Star Alliance Could Lose Its Partners In Both Japan And South Korea

South Korea’s Korean Air is buying its major competitor, troubled Star Alliance member Asiana. While the Asiana brand will initially survive, it’s expected to eventually be folded into SkyTeam member Korean which is partially owned by Delta Air Lines. (This is bad for frequent flyers.)

But that’s not the only consolidation that may happen in the region. Japan is preparing to inject subsidies into its largest carriers, ANA and Japan Airlines, and the Prime Minister’s inner circle believes that the two airlines should be merged in order to promote their survival.

Keeping airlines afloat with government funds and competing with each other is counterproductive. Japan’s long term stagnation has underscored the risk of zombie firms (in their case largely banks). The need for subsidies implies the need for consolidation, otherwise airlines are just burning through the subsidies competing for limited passenger business at a loss.

Now I have to imagine that in the event of a merger between ANA and Japan Airlines – still speculative at this stage, but at the highest levels of government – that the larger brand (ANA) would survive. That would benefit Star Alliance and come at the expense of oneworld. However it’s certainly thnkable that an effectively nationalized air carrier could take the name Japan Airlines (although All Nippon Airways is just as patriotic).

Covid-19 accelerates many of the changes that we could have seen anyway, and creates realignments across industries. It could mean consolidation not just in South Korea but in Japan as well, and elsewhere. And that means shifts in global alliances and joint ventures, with huge implications for airlines around the world. It already looks like Star Alliance will lose Asiana. Will United keep its transpacific joint venture with ANA, or with American keep theirs with JAL?

About Gary Leff

Gary Leff is one of the foremost experts in the field of miles, points, and frequent business travel - a topic he has covered since 2002. Co-founder of frequent flyer community InsideFlyer.com, emcee of the Freddie Awards, and named one of the "World's Top Travel Experts" by Conde' Nast Traveler (2010-Present) Gary has been a guest on most major news media, profiled in several top print publications, and published broadly on the topic of consumer loyalty. More About Gary »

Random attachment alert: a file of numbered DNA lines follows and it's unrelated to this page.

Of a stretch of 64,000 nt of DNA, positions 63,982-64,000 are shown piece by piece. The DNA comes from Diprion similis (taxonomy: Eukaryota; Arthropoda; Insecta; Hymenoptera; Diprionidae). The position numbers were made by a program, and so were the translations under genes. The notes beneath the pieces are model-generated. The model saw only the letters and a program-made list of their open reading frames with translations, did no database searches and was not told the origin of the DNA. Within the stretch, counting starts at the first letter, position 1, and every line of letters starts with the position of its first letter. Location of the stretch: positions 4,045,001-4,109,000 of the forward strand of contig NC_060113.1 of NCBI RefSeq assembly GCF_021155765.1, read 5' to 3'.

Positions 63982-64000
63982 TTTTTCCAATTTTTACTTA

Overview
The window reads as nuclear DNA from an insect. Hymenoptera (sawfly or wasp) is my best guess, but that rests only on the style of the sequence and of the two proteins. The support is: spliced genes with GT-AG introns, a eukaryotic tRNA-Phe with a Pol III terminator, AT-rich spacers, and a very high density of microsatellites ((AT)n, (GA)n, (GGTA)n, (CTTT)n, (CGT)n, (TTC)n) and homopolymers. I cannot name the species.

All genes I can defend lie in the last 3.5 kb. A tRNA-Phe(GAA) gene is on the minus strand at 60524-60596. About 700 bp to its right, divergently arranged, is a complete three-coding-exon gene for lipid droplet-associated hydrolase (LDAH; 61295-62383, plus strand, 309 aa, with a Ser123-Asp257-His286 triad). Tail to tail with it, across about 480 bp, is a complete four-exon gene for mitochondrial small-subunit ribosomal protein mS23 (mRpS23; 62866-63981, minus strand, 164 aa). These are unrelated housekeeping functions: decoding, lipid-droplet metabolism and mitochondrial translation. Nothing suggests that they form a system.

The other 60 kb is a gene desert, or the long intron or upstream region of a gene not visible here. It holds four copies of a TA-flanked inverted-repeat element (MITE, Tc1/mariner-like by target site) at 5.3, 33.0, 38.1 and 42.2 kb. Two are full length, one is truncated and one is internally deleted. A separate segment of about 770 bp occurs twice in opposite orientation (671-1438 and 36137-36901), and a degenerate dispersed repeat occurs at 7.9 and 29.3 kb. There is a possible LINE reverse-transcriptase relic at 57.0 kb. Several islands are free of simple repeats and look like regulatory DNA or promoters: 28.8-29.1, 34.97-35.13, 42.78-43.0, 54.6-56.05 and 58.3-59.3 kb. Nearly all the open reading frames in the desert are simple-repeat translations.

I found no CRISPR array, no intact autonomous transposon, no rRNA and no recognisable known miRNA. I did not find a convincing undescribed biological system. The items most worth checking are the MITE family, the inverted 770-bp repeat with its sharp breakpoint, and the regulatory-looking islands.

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Comments

  1. And by 2025, the tax-paying passengers will again be paying the costs for these airline mergers backed by and funded by taxpayer money in one way or another. And the cost will be awful for consumers.

  2. ANA better be the one to survive…though I would miss the classic JAL livery. But if things went the other way and *A lost ANA I would expect UA to cozy up to BR as the next logical option…

  3. ANA has a larger number of deeper joint ventures, and would likely comprise the successor of any merged NH/JL entity. The UAL/NH JV is larger than JAL/AA, so it too would be a likely successor, but an essential monopoly in the Japanese market might expose it to antitrust scrutiny.

    Overall, I’ll believe it when I see it…

  4. @Greg: I don’t think that a NH/UA JV will be allowed to go on if NH merges with JL – it will lead to an absolute monopoly on some of the largest TPAC routes to Japan like NY-TYO, SF-TYO and CHI-TYO.

  5. @CW – It shouldn’t at all. First, I don’t expect any of these brands to go away in 2021 (usually takes some time, not less than 18 months), and no deal has yet closed.

    In any case, the only change to ticketed award travel that would happen would be an inability to make changes. Already-issued tickets will be fine, when the time comes.

  6. Please note – The Japanese Prime Minister, Yoshihide Suga, has not made any remarks supporting the merging of ANA and JAL. The comment in the embedded tweet in your article was made by Heizo Takenaka, a former cabinet member of Koizumi in the early 2000s, who is now a retired politician serving only as an adviser to the current PM.

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